“Look on my affliction and my pain—and forgive all my sins.” Psalm 25:18
It is good for us when prayers about our sorrows, are linked with pleas concerning our sins—when, being under God’s hand, we are not wholly taken up with our pain, but remember our offenses against God.
It is good to take both sorrow and sin to the same place. It was to God, that David carried his sorrow—and it was to God, that David confessed his sin.
Even your little sorrows you may turn over to God—for He counts the hairs of your head!
And your great sorrows you may commit to Him—for He holds the ocean in the hollow of His hand!
Go to Him, whatever your present trouble, and you will find Him both able and willing to relieve you. But we must take our sins to God, too. We must carry them to the cross—that the blood may fall upon them, to purge away their guilt.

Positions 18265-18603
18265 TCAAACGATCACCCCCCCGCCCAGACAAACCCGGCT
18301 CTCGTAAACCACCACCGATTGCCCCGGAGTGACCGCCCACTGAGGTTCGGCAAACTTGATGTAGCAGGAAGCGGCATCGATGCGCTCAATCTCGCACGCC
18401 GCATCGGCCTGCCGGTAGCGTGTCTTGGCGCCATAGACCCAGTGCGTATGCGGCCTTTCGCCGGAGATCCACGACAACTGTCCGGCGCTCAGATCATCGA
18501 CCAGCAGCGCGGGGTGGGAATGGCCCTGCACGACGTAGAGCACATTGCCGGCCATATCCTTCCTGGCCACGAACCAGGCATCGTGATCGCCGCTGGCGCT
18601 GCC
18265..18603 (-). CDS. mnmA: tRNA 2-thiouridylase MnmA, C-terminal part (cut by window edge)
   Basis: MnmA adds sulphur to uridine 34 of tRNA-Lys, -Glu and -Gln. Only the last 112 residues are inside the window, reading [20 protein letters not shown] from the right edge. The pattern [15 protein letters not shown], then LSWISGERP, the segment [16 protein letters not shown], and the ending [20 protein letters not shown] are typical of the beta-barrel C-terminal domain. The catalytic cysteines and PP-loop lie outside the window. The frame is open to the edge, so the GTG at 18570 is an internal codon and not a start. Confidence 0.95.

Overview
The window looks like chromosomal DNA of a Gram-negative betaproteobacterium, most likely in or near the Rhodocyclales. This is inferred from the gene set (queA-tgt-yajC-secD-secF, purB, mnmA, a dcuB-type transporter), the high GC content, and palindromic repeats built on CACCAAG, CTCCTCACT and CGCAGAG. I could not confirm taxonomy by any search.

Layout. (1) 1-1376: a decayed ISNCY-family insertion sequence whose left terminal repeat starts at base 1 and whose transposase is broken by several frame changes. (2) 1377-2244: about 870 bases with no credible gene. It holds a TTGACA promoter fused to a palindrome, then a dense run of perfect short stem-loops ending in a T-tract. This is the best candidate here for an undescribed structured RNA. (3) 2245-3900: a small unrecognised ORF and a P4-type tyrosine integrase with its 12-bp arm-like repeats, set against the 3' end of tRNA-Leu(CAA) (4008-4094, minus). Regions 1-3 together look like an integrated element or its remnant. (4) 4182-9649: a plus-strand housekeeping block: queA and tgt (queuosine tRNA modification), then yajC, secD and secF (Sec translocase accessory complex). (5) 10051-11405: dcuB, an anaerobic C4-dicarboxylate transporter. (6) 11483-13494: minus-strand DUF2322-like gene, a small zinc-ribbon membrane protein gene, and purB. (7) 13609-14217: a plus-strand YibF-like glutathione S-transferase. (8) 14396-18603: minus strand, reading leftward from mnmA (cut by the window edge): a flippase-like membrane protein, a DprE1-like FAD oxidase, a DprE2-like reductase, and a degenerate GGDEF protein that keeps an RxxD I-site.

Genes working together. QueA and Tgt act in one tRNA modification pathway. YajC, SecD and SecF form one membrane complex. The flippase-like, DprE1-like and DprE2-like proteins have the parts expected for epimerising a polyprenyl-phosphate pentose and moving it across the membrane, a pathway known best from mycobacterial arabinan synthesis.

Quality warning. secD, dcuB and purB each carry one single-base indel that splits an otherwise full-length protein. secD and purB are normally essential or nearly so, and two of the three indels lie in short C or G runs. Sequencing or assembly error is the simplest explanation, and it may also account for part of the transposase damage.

We are to go to the Lord with our sorrows and with our sins, in the right spirit: “Look on my affliction and my pain, and forgive all my sins.” Psalm 25:18
David cries, “Lord, as for my affliction and my pain, I will not dictate to Your wisdom. I will leave them to You; I would be glad if my pain were removed but do as You will. As for my sins, Lord, I must have them forgiven—I cannot endure to lie under their curse for a moment.”
A Christian counts sorrow lighter in the scale than sin. He can bear that his troubles should continue—but he cannot support the burden of his transgressions.
Charles Spurgeon (1834-1892) is one of the most widely read preachers in history and is known by many as the Prince of Preachers. Spurgeon was pastor of the New Park Street Chapel (later the Metropolitan Tabernacle) in London. His works are now in the public domain.